Ecotheories Colloquium

Dams that Save: Law, Beavers, and the Making of the Yukon River
Feb 5, 2024, 4:30 pm6:00 pm


Event Description

This talk retells the social and environmental upheavals of the Klondike Gold Rush through stories from two kinds of beavers: the furry 50-pound dam building kind, and Beaver — a critical figure in the origin stories and legal ideas of the Han Hwech'in, the Indigenous people of the Klondike region. It asks how thinking with such sources of theory can expand our narratives and conceptions of the relationship between human beings and the wider, animate world.

Bathsheba Demuth is a writer and environmental historian specializing in the lands and seas of the Russian and North American Arctic. From the archive to the dog sled, her research addresses how ecologies and people change each other. Her first book, Floating Coast: An Environmental History of the Bering Strait, won multiple awards and was named a best book by NPR, Nature, and other publications. Her writing has appeared in publications from The New Yorker and Granta to The Best American Science and Nature Writing. When not in the north, she lives in Providence, Rhode Island, where she is currently the Dean’s Associate Professor of History and Environment and Society at Brown University.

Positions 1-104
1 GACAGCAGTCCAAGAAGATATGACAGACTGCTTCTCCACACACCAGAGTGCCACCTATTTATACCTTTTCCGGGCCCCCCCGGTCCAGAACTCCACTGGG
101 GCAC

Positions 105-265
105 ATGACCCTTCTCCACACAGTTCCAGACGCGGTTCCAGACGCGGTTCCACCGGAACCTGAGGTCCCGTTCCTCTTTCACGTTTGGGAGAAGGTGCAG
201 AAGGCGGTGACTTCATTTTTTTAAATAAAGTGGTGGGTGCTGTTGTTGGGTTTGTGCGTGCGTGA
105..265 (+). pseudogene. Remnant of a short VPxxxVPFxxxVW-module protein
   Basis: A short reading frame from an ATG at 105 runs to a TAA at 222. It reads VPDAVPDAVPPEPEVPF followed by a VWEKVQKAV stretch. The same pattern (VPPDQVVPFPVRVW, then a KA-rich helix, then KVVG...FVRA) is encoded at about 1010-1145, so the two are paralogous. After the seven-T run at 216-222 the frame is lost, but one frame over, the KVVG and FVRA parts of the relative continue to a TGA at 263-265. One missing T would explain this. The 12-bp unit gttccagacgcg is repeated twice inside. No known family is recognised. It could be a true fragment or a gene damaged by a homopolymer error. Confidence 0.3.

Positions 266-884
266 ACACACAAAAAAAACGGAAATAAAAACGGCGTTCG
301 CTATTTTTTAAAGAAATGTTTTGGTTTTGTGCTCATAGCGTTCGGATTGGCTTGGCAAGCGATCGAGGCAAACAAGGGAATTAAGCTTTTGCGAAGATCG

Department of English